Tense Public Comment Confronts New Aurora Mayor, City Council

Activists posed with their giant gavel before an Aurora City Council meeting. Mike Coffman hopped in for a photo.
Activists posed with their giant gavel before an Aurora City Council meeting. Mike Coffman hopped in for a photo. Conor McCormick-Cavanagh
Aurora politics won't be settling down anytime soon.

Just minutes after being sworn in as mayor, Mike Coffman stepped into a barrage of contentious testimony from members of the public at the Aurora City Council meeting on Monday, December 2, most of whom came to speak out against the recent death of a young African-American man following his interaction with police.

“This past week has not been justice for Elijah McClain. It’s been a joke," Darlene Jones, an Aurora resident wearing a Black Lives Matter T-shirt, said at the start of the public comment period.

McClain died in August days after Aurora police officers forcefully detained the 23-year-old even though he hadn't committed a crime. At the end of November, District Attorney Dave Young announced that he would not prosecute officers involved in the incident.

One member of the public after another implored members of council and Coffman to take more action regarding McClain. Some called for a federal investigation, or demanded that police stop labeling McClain as a suspect and instead call him a victim.

"If you don't care about the life that was taken or the lives that are taken by the Aurora Police Department, I hope it happens to you, I hope it happens to your family, and I hope it happens to your loved ones, because that might be the only way that you could ever understand the travesty of this," said activist Hashim Coates.

The initial public comment period lasted about 45 minutes. Aurora City Council allows for three minutes of comment per person for an uncapped number of people.

When members of the public went over their allotted three minutes, Coffman hit his newly purchased gavel, which he ordered online after searching for the biggest gavel he could find, to coax them into stopping their testimony.

Coffman decided to buy the gavel after witnessing the November 4 council meeting, during which protesters demanding justice for McClain disrupted the meeting to such an extent that then-mayor Bob LeGare decided to hold the gathering in private chambers, albeit with a live-TV stream.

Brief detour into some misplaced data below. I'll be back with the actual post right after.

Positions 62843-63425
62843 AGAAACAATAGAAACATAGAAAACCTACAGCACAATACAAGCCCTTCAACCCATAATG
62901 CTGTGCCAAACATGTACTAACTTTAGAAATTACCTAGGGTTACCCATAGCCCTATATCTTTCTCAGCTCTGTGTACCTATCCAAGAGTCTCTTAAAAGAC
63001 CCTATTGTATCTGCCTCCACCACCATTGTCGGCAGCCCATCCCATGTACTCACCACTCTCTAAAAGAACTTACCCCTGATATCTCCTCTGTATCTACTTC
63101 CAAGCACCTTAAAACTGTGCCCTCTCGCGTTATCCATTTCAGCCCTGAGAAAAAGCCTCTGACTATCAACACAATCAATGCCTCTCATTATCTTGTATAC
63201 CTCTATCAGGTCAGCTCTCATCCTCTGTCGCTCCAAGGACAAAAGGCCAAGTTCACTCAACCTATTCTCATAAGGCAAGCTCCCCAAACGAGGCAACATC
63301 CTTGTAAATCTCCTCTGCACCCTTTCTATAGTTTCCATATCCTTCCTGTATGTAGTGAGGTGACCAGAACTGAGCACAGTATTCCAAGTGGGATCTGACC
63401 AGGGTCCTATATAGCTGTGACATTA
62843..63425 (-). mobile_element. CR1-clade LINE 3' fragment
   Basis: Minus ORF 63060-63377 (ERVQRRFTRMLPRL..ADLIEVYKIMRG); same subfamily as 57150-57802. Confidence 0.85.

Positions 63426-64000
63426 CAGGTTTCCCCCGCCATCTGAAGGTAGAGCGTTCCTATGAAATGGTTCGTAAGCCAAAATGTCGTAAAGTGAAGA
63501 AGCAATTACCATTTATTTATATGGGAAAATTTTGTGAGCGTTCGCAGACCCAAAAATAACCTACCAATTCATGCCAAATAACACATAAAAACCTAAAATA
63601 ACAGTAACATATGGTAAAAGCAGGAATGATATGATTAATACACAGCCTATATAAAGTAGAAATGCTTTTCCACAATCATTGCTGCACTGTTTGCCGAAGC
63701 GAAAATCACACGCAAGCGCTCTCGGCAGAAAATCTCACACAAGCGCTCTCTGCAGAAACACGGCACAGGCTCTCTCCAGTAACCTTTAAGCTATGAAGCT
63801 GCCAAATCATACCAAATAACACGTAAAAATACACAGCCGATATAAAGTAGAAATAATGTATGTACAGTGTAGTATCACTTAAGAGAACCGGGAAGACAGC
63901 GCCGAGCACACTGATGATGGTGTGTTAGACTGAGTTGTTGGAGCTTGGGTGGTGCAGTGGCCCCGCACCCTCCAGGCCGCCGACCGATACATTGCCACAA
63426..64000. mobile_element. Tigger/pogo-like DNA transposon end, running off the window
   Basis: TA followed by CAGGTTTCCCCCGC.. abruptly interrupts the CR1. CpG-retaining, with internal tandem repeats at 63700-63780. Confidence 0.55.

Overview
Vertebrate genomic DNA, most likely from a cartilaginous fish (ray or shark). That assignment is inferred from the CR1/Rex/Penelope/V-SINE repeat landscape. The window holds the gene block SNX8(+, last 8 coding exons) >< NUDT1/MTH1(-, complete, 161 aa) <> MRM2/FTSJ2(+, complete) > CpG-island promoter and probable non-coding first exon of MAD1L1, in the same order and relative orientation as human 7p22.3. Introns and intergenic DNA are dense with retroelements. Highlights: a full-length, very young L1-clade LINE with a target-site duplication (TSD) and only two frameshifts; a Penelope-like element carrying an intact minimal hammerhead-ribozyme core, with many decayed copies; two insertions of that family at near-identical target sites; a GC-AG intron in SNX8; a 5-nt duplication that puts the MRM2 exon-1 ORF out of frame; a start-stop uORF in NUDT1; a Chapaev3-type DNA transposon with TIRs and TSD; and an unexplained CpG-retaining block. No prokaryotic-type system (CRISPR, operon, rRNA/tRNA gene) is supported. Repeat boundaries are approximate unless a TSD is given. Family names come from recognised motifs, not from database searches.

"Amazon’s wasn’t big enough," the former Republican member of Congress told Westword about his new wooden toy just before the meeting started. "It’s more kind of like a mallet."

While there were jeers from the audience when Coffman used his gavel and even clapping to the beat after each hit, there were no major interruptions during the council meeting.

"If they try and disrupt a meeting, I’m not retreating," Coffman told Westword.

Once the initial public comment period ended, Coffman moved forward with the handful of items on the council agenda, which revolved around less controversial topics, such as water, playgrounds and budgeting.

But the lack of drama during the council meeting was short-lived.

Toward the end of the meeting, councilmembers voted on a mayor pro-tem. The vote could have been the first instance of unity among Democrats on the historically conservative council, which is now made up of five Democrats, four Republicans and one independent.

However, Councilwoman Crystal Murillo and Councilwoman Nicole Johnston, both Democrats elected in 2017, each ran for the position. Johnston won after garnering eight votes, including that of fellow Democrat Allison Hiltz, to Murillo's three.

Murillo voted for herself and got votes from Alison Coombs and Juan Marcano, two political newcomers who challenged council incumbents from the left. Murillo, Coombs and Marcano are ideologically left of the rest of council.

Aurora City Council meetings are likely to continue seeing robust public comment periods, filled with angst about Elijah McClain and the immigrant detention facility in Aurora, which has been a major point of discussion at past meetings.

Although he's becoming accustomed to his new gavel, Coffman said he wouldn't kick protesters out of council chambers. "I think that would be inappropriate for me to make that decision. There are First Amendment issues there," Coffman said.
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Conor McCormick-Cavanagh is a staff writer at Westword, where he covers a range of beats, including local politics, immigration and homelessness. He previously worked as a journalist in Tunisia and loves to talk New York sports.